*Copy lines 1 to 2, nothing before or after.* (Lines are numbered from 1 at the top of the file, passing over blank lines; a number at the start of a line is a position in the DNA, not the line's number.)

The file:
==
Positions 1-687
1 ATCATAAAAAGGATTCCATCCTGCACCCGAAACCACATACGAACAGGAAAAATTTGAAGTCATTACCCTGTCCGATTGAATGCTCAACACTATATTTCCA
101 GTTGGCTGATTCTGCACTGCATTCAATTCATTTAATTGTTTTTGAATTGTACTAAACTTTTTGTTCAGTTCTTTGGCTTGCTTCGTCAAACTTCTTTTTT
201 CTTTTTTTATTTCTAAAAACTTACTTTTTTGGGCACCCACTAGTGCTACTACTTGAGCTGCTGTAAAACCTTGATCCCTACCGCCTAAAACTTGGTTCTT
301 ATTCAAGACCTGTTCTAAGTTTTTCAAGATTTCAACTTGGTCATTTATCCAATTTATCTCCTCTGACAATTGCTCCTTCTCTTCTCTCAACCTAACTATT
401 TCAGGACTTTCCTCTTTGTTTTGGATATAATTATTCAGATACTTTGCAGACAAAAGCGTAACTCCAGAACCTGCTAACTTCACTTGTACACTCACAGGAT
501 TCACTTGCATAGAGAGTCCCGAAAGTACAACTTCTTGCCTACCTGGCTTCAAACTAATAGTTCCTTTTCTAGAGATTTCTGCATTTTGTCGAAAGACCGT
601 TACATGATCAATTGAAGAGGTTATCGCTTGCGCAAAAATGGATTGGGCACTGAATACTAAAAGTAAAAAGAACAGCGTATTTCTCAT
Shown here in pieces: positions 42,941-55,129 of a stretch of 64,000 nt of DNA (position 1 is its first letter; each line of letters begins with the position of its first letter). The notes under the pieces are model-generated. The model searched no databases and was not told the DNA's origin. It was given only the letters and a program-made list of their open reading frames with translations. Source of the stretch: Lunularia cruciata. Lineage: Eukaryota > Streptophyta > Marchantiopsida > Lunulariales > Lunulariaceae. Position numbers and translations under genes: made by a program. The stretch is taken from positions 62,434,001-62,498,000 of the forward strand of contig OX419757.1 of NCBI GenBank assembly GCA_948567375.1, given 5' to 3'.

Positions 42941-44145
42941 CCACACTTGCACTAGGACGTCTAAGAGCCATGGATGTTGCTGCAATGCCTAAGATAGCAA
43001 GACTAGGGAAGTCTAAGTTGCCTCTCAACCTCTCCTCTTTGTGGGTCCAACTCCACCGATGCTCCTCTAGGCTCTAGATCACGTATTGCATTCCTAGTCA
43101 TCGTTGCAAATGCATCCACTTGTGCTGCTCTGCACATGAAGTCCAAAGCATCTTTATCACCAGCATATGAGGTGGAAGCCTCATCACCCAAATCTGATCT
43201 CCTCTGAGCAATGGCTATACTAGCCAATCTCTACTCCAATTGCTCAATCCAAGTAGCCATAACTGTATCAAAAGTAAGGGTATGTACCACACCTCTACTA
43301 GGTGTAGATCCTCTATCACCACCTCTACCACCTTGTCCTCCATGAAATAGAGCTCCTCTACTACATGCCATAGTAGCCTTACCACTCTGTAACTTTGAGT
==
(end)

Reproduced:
Positions 1-687
1 ATCATAAAAAGGATTCCATCCTGCACCCGAAACCACATACGAACAGGAAAAATTTGAAGTCATTACCCTGTCCGATTGAATGCTCAACACTATATTTCCA